Debugging a Three Way Switch

We had a number of three way switches in our house that didn't work when we moved in. In fact, not one worked right. Whomever wired the house back in 1986 either didn't care or didn't know how to hook them up correctly.

If you're not an electrician, or are not familiar with their standardized technical terms, the troubleshooting guides available might be confusing or useless. The information that comes with the switches seems to be the same. After pondering this issue for a few minutes the answer presented itself.

1. The "common" wire is either the load (to the light) or the hot wire (from the breaker box).

2. A "traveler" wire is just a wire that only connects to the switch. It doesn't lead to the load or the breaker box.

To identify the "common" wires, the simplest method is to disconnect the switches and use a voltage detector pen (such as a Fluke VoltAlert Non-Contact Voltage Tester) to find the hot wire. Once the hot wire is located, the other two wires in that box will be traveler wires. Mark the hot wire with a piece of tape, then temporarily connect it to one of the traveler wires. This is the "hot" switch.

At the other switch box, the "load" switch, use the voltage detector pen to locate the hot wire from the other switch. This will be a traveler wire. Touch it (carefully!) to the other wires in succession. When the lights come on, you've found the second common wire, the load. Mark that with tape.

The rest of hooking up the three way switch is painlessly easy. Locate the common terminals on the switches. Usually, they are a different color than the other terminals. Connect the common wires to the common terminals and the traveler wires to the other terminals. Test the circuit by switching on the light from one switch, then going to the other and trying to switch it off. Then go back to the first switch and turn it on again and finally, back to the other switch to turn it off. That's it!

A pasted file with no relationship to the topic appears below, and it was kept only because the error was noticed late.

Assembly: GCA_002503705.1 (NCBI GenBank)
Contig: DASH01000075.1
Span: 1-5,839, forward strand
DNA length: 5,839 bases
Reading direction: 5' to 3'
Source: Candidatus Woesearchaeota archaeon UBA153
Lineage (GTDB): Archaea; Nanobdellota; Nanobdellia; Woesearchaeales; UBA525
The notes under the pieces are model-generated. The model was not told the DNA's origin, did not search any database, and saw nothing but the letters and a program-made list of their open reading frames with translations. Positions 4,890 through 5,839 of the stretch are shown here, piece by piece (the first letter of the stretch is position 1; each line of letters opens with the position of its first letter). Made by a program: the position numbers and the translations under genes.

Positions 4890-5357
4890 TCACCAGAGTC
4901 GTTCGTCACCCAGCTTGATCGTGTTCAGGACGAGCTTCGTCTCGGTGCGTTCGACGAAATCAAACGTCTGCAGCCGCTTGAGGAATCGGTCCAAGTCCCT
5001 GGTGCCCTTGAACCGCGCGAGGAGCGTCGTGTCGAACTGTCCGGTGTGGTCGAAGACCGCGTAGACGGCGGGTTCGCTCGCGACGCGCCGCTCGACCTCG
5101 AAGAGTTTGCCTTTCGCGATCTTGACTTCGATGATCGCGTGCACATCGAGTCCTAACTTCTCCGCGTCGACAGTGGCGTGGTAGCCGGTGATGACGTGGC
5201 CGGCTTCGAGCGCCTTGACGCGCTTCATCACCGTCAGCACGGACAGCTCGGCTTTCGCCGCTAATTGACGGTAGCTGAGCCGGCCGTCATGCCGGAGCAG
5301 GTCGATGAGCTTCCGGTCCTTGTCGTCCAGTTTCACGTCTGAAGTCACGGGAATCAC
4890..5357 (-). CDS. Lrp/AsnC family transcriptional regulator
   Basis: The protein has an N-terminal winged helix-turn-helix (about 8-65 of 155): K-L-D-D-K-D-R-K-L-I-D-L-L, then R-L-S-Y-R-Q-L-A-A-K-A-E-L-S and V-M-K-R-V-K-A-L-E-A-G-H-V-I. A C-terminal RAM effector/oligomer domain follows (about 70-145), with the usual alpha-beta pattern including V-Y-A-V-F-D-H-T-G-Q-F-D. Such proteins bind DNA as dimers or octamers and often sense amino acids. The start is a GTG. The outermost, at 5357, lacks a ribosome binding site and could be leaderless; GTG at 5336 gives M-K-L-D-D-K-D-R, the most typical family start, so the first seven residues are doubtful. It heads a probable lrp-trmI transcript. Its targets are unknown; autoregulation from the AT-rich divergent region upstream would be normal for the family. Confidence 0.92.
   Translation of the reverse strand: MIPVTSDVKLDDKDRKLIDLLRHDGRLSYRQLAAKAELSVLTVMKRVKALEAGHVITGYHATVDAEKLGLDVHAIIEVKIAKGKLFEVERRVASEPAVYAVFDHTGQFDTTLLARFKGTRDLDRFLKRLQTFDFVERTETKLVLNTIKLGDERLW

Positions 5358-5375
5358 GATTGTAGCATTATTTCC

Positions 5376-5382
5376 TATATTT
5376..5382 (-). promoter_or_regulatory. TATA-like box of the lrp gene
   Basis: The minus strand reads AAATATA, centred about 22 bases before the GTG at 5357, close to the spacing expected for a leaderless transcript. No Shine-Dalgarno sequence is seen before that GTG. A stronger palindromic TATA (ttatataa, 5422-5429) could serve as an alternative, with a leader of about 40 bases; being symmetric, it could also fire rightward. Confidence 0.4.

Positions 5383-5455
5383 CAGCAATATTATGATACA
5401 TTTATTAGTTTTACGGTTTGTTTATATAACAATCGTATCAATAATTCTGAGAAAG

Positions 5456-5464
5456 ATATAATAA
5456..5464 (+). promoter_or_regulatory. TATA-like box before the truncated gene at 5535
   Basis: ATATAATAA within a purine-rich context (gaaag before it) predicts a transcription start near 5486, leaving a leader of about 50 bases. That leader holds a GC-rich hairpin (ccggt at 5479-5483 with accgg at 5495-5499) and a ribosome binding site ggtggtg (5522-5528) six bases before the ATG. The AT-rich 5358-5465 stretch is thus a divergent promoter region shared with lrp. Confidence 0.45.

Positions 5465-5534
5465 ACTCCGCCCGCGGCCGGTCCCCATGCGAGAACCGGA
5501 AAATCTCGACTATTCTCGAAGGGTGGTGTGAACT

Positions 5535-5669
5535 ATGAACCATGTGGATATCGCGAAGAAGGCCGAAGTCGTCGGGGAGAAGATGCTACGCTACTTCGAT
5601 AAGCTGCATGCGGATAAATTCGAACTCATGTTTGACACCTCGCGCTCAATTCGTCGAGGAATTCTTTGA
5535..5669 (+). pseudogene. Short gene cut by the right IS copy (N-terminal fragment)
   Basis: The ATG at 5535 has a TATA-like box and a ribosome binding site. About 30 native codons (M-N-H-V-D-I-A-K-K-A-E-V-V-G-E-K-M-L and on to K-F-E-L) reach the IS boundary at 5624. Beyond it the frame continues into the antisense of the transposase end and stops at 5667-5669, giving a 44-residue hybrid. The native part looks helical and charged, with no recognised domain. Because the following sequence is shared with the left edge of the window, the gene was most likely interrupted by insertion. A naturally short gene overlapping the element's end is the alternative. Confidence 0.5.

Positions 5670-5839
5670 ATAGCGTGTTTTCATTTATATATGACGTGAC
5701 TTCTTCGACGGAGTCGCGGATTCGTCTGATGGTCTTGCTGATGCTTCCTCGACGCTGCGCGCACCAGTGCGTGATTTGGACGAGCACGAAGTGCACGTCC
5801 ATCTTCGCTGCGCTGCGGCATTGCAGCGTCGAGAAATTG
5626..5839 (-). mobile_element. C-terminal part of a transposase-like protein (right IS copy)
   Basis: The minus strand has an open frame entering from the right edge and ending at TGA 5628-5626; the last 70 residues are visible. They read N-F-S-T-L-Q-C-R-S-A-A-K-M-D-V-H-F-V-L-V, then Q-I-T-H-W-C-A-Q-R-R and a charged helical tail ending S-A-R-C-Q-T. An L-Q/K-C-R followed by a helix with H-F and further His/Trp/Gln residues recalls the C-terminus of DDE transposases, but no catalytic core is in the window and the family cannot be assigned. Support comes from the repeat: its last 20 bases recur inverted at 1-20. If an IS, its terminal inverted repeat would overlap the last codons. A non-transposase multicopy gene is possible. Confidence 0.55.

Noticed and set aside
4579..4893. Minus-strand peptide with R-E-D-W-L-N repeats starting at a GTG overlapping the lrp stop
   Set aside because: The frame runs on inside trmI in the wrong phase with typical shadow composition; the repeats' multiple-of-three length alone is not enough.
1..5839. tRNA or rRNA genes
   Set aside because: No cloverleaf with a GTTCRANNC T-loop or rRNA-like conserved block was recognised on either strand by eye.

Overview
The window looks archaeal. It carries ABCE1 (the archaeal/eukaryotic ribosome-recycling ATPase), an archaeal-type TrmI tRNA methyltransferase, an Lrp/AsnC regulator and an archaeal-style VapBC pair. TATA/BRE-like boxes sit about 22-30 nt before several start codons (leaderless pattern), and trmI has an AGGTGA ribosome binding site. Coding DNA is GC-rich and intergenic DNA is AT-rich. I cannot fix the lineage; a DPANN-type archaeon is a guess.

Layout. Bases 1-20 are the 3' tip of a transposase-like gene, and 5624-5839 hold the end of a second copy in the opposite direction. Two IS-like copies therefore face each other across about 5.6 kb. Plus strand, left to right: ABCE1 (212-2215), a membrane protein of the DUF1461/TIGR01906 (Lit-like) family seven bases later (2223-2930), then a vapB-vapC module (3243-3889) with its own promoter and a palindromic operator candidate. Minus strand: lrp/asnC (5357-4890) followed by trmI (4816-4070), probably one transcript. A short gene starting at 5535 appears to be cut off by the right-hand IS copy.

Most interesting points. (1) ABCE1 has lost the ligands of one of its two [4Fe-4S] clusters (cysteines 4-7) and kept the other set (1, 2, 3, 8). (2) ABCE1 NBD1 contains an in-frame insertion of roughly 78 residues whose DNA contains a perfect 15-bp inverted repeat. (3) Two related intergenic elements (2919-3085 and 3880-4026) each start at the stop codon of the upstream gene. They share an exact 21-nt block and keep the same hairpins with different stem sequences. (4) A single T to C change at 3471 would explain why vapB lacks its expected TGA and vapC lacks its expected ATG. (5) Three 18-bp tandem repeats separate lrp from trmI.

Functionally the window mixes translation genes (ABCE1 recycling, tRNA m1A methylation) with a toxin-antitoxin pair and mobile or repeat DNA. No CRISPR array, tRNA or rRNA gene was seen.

Testing the switch
It's pretty easy to test the switches to see if they have gone bad.

On the "hot" switch, the voltage detector pen should see voltage on the common terminal and one of the traveler wires. Flipping the switch should change the voltage to the other traveler wire.

On the load switch, locate the hot traveler wire and when the switch is moved, the load (common wire) should alternate on and off. Repeat the test to check the other traveler wire by flipping the "hot" switch and test again.

Here are some really great circuit diagrams from the Electrical101 website.

The switch on the left is the "hot" switch and the one on the right is the "load" switch. Both switches down, light off. Note the common wires at the one running from the bulb to the switch on the right and from outside the image to the switch on the left. The other wires are travelers.

Here, the left switch has been switched up, which energizes the circuit through one of the traveler wires to the common wire for the load.

Now the right switch has been flipped up which cuts off the current and turns out the light.

Finally, the right switch is flipped down, which connects the hot traveler wire to the load and turns the light on.


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